Previous versions of WordPress before the 3.x line of releases were big on using plugins to make a theme demo site. And this process wasn’t simplified by simply installing one plugin; instead, the vast array of features a user required often meant that they’d have to enable two, three, or even four plugins and widgets to get the job done. With WordPress Networks, this is essentially a deprecated way of creating a theme demo site.

Enabling WordPress Networks will require a bit of PHP knowledge, as well as some basic coding of server files like .htaccess. It will use the Dashboard to perform most of the setup, and then the user will simply modify a few files to complete the process. After that, new sites can be created to display the content of WordPress themes within one website.

Step 1: modifying WP-Config.php to enable multi-site installations

By default, the WordPress Networks feature is not enabled. Furthermore, it cannot be enabled simply by using the WordPress Dashboard alone. Instead, it must first be enabled by adding a line of code to “wp-config.php.” From there, further customization is allowed in the Dashboard.

Using an FTP client, navigate to the root directory of a WordPress installation and download wp-config.php. Open this file in a text editor, and then add the following line of code before the end of the file:

define('WP_ALLOW_MULTISITE', true);

This simply instructs WordPress to enable the Networks administration panel and setup process. Save the file and upload it to the server; next, log in to the WordPress Dashboard.

Step 2: enabling and configuring WordPress networks

Once the Dashboard is open, click the “Tools” heading in the Dashboard sidebar and click on the new “Networks Setup” administration option that is listed here. This will open a page full of settings as they pertain to the new network. These must be carefully configured, as they directly relate to URL structure and site navigation.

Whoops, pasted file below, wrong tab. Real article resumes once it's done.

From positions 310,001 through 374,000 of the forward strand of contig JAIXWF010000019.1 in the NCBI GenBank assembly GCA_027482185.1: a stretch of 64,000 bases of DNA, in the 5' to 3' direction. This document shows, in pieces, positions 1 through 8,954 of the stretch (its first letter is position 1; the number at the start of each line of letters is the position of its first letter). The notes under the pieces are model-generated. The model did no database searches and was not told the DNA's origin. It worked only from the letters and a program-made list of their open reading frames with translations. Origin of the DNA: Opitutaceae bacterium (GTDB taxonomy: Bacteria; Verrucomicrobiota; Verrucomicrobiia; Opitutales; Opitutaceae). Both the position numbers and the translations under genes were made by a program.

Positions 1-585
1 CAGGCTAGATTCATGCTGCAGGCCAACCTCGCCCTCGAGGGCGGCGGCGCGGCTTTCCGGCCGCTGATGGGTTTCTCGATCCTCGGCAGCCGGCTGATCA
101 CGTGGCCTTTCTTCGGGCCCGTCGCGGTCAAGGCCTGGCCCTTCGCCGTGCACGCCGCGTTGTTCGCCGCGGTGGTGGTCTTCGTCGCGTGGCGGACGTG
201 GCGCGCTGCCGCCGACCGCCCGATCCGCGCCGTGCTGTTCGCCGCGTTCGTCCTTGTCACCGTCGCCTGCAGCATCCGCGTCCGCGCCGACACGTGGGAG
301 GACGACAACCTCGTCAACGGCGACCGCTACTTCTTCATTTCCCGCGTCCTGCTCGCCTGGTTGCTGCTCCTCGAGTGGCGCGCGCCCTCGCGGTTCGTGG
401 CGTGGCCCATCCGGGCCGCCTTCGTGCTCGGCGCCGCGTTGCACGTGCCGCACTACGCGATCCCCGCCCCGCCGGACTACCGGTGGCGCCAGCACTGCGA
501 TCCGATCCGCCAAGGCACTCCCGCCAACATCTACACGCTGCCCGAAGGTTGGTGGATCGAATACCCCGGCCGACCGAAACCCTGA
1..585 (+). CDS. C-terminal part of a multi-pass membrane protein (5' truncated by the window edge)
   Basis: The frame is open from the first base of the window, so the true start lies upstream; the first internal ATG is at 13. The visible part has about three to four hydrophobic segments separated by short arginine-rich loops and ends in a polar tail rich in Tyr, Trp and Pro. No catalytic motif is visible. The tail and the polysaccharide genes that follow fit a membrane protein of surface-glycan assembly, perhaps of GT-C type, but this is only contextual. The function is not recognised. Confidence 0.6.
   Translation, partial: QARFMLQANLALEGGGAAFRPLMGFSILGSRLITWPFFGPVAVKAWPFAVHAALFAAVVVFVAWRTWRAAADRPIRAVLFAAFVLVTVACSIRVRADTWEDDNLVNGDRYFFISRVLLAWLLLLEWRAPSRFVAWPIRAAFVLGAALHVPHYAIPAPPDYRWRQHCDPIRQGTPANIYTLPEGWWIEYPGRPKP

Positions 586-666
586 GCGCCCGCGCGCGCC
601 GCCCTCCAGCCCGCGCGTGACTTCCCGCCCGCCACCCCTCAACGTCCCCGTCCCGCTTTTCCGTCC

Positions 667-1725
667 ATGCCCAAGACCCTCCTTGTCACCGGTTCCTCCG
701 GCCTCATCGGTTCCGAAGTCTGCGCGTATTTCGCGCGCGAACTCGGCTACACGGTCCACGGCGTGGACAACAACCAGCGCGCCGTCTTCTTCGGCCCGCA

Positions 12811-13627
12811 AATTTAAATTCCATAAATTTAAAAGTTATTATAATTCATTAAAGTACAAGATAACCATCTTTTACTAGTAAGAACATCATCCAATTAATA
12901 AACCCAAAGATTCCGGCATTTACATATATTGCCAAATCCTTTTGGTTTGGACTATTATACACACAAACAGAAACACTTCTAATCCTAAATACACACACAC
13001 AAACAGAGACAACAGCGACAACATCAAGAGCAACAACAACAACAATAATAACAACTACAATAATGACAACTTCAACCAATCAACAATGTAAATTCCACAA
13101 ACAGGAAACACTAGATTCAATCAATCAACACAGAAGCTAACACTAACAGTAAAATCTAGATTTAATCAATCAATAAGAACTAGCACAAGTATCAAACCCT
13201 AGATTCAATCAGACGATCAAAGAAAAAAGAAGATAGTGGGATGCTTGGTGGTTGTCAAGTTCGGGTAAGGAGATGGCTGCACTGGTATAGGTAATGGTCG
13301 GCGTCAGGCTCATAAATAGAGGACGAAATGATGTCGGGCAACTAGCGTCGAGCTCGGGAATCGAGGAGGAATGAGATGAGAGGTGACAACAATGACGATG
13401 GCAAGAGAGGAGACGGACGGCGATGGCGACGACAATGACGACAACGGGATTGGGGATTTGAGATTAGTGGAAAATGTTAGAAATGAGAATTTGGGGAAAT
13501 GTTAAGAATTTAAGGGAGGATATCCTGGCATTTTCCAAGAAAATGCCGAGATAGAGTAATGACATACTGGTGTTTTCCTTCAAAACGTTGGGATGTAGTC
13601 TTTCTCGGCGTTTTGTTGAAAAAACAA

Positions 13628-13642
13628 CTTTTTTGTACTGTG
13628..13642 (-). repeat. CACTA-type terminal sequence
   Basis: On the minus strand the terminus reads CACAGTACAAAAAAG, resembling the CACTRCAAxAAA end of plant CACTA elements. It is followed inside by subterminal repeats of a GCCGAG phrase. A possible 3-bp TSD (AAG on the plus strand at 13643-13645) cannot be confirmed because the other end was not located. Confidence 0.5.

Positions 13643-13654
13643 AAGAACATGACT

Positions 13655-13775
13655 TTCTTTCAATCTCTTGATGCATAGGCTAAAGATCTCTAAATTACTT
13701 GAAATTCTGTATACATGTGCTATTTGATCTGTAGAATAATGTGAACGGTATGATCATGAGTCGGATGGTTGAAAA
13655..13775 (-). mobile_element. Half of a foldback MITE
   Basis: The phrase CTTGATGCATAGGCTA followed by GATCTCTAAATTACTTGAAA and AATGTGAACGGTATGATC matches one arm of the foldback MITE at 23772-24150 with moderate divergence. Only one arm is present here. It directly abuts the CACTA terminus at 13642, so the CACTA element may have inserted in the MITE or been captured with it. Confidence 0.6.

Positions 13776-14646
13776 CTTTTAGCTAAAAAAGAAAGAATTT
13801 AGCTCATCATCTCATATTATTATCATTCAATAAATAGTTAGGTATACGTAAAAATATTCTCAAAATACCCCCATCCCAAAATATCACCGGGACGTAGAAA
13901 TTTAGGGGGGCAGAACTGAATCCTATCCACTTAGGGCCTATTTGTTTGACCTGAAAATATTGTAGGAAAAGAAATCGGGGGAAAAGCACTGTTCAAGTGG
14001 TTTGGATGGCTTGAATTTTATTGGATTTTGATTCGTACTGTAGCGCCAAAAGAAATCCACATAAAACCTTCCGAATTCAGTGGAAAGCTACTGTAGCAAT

The most important of all these choices is the one between subdomains and subfolders. Each theme will eventually have its own WordPress installation, so each theme’s demo site will be accessed in one of these two ways. A subdomain will appear as "http://theme-name.domain.com" while a subfolder will appear as "http://domain.com/theme-name". Choose carefully and deliberately, as this cannot be changed after the form is submitted.

Next, fill out the remaining details on the page. These details include the following:

  1. Server Address
  2. Network Title
  3. Administrator’s E-mail Address

With all of the above details accurate, it’s time to click “Install” and allow the process to complete. WordPress will turn a single-site installation into a network and it will then print out a set of instructions that must be manually performed by the administrator.

Step 3: completing the process manually

Unfortunately, the WordPress Dashboard has its limitations when drastically changing a site from a single-site operation to one that contains tens or hundreds of theme-based new sites. While it performs much of the work on its own, it will require the administrator to configure the site’s .htaccess file, a well as the wp-config.php file. Further, administrators will have to setup a media directory that will contain uploads from all of the networked sites. In a theme installation, this is likely to go unused, but it must still be set.

The .htaccess changes will determine the permalink structure of the site as it relates to the subdomain or subfolders option chosen in the first part of the process. Because this code is based on WordPress’ settings, present location, and user input, it is very hard to change and should be copied and pasted exactly.